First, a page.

There are many roads to Rome, none of which can be considered "right" or "best". I did a bit of testing on this, using this snippet by maestro Brian Eno from SampleSwap.
I actually tried to work this out with Audacity, but it crashed on me, so I reverted back to Ocenaudio, which has been my weapon of choice for this kind of work for almost 2 decades.
I opened the file in both Audacity and Ocenaudio, split it to mono files and saved one of the mono files to new wavs. I then exported the mono file from Ocenaudio with different settings:
- 320, 160 and 96 kbps
- Fixed Bitrate
- Variable Bitrate with qualities Highest, Medium and Lowest (7 in total available)
The resulting file sizes:
The original audio is a 44.1KHz 16bit stereo WAV file.
Both Audacity and Ocenaudio work internally with 32bit floating point data, and Audacity's default export is with that encoding; hence the large file size. It can also export with other encodings but I didn't test due crash. Ocenaudio's 32bit export is slightly smaller, and dropping the bitrate to 16bit halves the size.
All the MP3 files are exported from the 16bit mono file. All of these files have - to my ear - perfectly fine quality when the point is just to keep the speech clear and understandable.
For the two smallest files I first converted the original 44.1K mono file to 8K, then exported it as 8 kbps MP3, FBR and VBR. These have a significant drop in the audio quality, but only with the smallest file bad enough to really bother me.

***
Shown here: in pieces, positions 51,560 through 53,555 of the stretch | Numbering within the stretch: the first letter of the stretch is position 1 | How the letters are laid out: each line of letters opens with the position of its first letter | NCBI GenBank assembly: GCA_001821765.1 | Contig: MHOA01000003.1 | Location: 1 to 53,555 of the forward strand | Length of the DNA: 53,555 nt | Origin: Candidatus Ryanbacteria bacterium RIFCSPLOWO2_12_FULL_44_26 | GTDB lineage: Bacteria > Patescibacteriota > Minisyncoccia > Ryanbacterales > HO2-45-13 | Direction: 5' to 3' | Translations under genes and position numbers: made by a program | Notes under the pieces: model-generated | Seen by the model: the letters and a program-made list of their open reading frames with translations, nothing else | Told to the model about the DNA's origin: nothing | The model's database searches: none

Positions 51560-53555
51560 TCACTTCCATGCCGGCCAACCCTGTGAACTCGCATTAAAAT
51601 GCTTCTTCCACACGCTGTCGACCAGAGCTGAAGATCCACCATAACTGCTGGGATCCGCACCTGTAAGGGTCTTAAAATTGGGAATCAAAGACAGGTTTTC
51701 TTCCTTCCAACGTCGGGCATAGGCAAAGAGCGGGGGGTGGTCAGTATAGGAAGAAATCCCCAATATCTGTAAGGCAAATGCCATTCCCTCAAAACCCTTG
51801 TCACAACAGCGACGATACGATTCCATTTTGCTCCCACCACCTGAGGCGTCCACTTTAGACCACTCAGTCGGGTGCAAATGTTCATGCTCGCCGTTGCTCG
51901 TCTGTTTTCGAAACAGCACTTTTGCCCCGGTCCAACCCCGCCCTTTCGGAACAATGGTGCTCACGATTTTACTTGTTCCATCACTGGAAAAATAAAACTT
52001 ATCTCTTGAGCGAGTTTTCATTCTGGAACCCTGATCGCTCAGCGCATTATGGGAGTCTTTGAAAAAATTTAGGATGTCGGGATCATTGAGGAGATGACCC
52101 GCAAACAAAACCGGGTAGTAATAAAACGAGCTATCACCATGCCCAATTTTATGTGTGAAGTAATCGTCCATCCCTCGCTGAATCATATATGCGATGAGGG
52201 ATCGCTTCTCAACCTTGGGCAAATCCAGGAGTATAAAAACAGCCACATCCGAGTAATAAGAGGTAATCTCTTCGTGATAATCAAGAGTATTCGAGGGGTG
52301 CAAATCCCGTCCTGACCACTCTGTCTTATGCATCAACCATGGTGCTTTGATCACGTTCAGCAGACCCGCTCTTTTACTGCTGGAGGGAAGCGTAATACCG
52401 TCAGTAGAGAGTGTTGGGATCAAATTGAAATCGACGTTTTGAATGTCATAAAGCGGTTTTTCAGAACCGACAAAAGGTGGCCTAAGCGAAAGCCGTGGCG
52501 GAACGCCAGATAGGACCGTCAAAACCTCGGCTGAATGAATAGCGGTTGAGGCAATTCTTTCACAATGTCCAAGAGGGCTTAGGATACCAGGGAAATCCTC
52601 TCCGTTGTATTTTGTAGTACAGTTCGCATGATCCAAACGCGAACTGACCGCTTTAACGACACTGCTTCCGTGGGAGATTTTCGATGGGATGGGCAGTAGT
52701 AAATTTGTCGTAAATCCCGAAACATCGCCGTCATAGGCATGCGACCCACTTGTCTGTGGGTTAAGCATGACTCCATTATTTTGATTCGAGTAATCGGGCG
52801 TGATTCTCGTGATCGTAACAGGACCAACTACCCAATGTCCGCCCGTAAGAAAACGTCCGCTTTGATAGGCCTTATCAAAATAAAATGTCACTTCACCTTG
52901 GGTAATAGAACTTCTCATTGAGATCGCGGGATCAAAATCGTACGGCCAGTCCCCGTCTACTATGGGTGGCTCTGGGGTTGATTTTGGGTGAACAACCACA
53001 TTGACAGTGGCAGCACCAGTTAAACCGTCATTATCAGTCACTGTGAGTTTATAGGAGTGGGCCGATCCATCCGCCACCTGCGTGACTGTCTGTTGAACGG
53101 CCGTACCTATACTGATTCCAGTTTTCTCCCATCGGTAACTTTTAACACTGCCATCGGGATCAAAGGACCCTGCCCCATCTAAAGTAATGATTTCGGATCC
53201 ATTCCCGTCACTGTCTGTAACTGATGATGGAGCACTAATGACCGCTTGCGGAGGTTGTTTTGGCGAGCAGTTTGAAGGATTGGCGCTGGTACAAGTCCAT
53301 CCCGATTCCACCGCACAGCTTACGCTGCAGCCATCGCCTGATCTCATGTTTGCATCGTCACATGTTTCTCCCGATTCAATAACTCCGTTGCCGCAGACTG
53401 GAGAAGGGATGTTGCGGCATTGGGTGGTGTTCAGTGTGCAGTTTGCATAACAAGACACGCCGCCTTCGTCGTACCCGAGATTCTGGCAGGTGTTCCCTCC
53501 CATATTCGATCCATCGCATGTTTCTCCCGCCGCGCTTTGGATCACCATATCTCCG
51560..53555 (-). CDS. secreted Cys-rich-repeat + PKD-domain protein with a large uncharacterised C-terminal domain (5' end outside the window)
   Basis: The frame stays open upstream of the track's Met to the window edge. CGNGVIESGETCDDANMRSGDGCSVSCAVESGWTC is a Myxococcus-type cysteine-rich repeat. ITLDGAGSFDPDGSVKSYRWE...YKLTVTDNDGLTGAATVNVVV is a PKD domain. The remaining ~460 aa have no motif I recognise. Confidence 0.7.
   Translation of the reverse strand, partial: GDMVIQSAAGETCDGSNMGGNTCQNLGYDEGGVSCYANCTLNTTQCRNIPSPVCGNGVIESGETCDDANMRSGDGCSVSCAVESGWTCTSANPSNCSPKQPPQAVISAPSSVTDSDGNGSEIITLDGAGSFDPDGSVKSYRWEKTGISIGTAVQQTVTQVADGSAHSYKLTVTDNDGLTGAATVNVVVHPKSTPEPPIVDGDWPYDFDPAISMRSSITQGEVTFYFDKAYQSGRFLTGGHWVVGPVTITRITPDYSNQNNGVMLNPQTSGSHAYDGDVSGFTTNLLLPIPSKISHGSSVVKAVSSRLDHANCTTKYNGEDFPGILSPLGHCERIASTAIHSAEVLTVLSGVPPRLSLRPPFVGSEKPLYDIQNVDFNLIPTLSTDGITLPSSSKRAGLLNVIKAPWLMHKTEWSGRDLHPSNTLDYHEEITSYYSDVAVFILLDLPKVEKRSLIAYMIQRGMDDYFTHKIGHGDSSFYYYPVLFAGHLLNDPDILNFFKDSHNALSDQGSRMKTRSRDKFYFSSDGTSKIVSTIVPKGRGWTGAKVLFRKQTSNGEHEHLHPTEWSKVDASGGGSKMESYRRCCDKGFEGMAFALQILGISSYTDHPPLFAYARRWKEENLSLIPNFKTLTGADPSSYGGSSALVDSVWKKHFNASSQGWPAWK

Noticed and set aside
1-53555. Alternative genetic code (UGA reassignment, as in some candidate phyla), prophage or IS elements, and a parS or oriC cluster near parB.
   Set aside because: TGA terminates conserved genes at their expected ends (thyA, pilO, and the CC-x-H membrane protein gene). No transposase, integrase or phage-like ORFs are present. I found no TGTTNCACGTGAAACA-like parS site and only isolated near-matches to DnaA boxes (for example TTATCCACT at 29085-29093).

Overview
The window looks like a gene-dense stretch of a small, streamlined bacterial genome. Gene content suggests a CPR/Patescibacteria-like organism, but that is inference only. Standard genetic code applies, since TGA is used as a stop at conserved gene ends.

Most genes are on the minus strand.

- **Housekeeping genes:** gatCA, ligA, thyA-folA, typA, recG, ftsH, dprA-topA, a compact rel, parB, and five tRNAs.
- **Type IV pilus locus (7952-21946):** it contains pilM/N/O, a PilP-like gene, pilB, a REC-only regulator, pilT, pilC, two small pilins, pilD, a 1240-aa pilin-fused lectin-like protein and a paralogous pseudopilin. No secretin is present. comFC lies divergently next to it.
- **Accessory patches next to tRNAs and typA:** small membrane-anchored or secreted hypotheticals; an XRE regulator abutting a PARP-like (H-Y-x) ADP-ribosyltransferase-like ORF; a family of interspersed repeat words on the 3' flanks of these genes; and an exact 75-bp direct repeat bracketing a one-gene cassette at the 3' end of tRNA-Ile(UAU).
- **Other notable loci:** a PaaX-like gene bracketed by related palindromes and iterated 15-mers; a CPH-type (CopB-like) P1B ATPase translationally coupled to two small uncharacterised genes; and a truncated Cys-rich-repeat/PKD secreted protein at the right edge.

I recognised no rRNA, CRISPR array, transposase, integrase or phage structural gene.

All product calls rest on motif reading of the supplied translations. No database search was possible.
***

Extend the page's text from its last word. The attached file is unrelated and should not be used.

These results give an indication of what can be expected, but these aren't set to stone. These values are valid for this specific piece of audio using this specific version of Ocenaudio. Different source material and / or application is likely to produce somewhat different results.
Assuming the target is a portable device with average in-ear headphones, my approach to the job would be something like this:
- Split the file to mono
- Manipulate the mono file for maximum clarity. This usually includes:
- Normalize the file to -3db - -6dB. I might go directly to 0dB as well, as the other steps somewhat reduce the level
- Apply a 12dB high pass filter at 120 - 200 Hz to remove low-end rumble and plosives (low-freq pops produced by p, k, t etc.)
- Apply EQ. I generally put a 3dB - 6dB boost somewhere between 1000K and 4000K range, depending on the source material (eg. male voice clarity generally sits a bit lower than a female voice). Sometimes it also involves making a 3dB or so dip somewhere around 500Hz - 800Hz. I often also introduce a low-pass filter at 8000K - 10000K.
- If the recording has noise, I'd introduce noise reduction at this point
- Apply compression, maybe 2:1 - 6:1 with threshold around -3dB
- Export the file as MP3 with the desired setting
In the end the only way to find the acceptable balance is simply testing.
If I had to work a bunch of files my workflow would be similar, but I wouldn't use either Audacity or Ocenaudio. I'd use a proper multitrack tool which allows me to load the same set of FX with the same settings to each track, bounce them in place and export all files at one go. With Ocenaudio and AFAIK Audacity the FX must be applied to each file separately, one by one.